Super Mario Run’s buying population is already declining – TechCrunch


Super Mario Run may be the first mobile app to pass 40 million downloads in four days’ time on Apple’s App Store, but the game’s payment model has been controversial for its high price of $10 for the full version and limited free play. This has led to roughly half its audience leaving one-star reviews. Despite these complaints, the game has grabbed a huge percentage of mobile game sales, according to a new report from Slice Intelligence.
In its first few days, it accounted for 30 percent of all mobile game spending on iOS devices, the firm found. However, its buying population is already starting to decline.
During its first few days, in-app spending on Mario surpassed Pokémon Go, with 3.3 times the number of in-game buyers.
However, this is not the fairest comparison as Pokémon Go and Super Mario Run are very different types of games. Essentially, Super Mario Run requires an in-app purchase to play – it only gives you access to a few levels for free. Meanwhile, Pokémon Go purchases can enhance gameplay, but aren’t necessarily required.
It makes sense that Mario would then attract a larger number of buyers in its first few days on the market – these are the people who actually want to play the game in full, not just take a peek.
As Slice noted, though, once those early adopters’ purchases were made, the paying population quickly declined.
Pokémon Go, on the other hand, took nine days to reach its peak paying population. And by the time it did on July 15th, 2016, the number of in-game buyers was 74 percent larger than Super Mario Run’s launch day.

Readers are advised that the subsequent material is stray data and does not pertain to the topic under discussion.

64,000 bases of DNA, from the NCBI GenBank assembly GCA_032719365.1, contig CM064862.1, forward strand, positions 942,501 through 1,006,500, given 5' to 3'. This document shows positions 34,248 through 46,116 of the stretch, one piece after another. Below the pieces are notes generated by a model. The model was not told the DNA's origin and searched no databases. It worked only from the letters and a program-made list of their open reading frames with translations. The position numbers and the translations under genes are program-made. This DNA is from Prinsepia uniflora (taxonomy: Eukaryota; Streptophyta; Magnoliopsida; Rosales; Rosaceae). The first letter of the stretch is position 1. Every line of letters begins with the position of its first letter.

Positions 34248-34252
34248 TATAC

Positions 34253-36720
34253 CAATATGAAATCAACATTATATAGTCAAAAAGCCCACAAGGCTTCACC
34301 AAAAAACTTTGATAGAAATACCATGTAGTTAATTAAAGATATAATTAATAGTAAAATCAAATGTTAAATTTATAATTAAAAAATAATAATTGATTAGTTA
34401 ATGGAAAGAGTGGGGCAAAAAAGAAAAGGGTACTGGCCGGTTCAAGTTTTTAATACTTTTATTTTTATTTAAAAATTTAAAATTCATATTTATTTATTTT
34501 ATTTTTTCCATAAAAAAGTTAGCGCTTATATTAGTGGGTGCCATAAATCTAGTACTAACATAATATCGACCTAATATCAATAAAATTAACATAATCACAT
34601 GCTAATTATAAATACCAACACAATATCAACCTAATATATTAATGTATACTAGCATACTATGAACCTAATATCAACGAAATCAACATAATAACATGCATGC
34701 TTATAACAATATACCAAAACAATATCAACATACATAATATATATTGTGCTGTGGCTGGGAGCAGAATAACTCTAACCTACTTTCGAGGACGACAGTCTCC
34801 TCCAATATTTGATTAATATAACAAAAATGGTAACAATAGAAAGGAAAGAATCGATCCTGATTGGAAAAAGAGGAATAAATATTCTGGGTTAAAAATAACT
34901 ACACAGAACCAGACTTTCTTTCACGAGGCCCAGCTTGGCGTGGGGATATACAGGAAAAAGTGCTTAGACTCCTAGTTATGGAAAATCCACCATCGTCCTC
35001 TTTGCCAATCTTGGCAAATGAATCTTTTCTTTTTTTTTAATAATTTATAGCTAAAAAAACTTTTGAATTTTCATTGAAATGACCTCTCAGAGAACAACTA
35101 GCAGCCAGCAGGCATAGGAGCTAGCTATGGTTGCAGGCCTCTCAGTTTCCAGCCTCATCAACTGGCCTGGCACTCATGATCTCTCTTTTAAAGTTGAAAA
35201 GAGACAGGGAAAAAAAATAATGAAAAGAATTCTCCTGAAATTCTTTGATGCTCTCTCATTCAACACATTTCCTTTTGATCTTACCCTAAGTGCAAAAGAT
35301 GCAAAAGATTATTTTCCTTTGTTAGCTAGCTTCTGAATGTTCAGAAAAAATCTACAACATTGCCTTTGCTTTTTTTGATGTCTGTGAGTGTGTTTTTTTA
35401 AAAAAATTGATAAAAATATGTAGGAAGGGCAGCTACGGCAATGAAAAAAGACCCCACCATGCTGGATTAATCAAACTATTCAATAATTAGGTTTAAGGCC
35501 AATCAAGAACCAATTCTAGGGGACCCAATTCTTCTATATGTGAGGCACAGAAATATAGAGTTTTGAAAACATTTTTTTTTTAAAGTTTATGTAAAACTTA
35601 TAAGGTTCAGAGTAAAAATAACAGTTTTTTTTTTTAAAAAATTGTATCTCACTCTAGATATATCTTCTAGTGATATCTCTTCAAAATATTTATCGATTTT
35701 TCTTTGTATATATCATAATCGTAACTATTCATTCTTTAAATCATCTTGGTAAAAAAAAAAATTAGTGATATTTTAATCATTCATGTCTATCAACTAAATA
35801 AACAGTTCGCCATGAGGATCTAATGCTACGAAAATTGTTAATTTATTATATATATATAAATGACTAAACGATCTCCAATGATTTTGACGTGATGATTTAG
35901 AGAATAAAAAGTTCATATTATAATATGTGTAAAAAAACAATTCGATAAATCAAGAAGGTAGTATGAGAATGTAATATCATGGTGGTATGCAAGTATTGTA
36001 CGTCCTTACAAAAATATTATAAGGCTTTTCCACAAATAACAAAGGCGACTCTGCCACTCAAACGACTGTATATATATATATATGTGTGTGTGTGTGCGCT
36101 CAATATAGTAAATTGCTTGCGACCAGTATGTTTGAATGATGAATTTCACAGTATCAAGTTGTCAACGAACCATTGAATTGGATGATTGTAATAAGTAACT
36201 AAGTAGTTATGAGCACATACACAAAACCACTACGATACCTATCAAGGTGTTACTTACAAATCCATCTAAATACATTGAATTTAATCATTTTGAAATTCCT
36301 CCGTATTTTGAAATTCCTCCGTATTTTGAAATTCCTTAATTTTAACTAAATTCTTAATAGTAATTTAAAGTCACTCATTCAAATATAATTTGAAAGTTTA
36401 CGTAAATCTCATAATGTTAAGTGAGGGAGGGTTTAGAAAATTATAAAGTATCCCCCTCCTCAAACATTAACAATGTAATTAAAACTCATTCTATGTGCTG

There has been some concern that Mario’s business model with Mario may not have been the best strategy. The numerous one-star reviews have negatively affected the company’s share prices, in fact.
Pokémon Go’s decision to offer an addictive, free-to-play experience where in-app purchases can help you buy helpful items and have more fun, may have led to a slower build up of paying customers. But ultimately, this has allowed it to maximize its profits before the game’s popularity peaked.
It’s still too soon to tell if Mario will be continue to be able to attract paying customers, but seeing its paying population decline so soon after launch is not a good sign.
Additionally, Slice found that millennial customers are spending the most on Mario, accounting for 43 percent of the buying population. This is similar to Pokémon Go – meaning, players are younger than the mobile gaming population in general where GenX tends to dominate.
That’s an interesting metric, given that Mario seemed poised to capitalize on GenX nostalgia for the classic game. Instead, it points to Mario’s ability to reach out to a new, younger audience.
Unfortunately, the gaming population is not that diverse when it comes to gender. The majority of Mario players (79%) are male. This is very different from Pokémon Go, where the split between men (58%)  and women (42%) is less profound. In the wider gaming market, women and men are more equally split, with females accounting for 51 percent of all other mobile games, says Slice.
Slice’s data may not be exact, but it’s a good estimate of larger trends. The data comes from its panel of over 4.4 million online shoppers, whose spending is tracked by extracting details from their hundreds of millions of digital receipts. Its full report is here.


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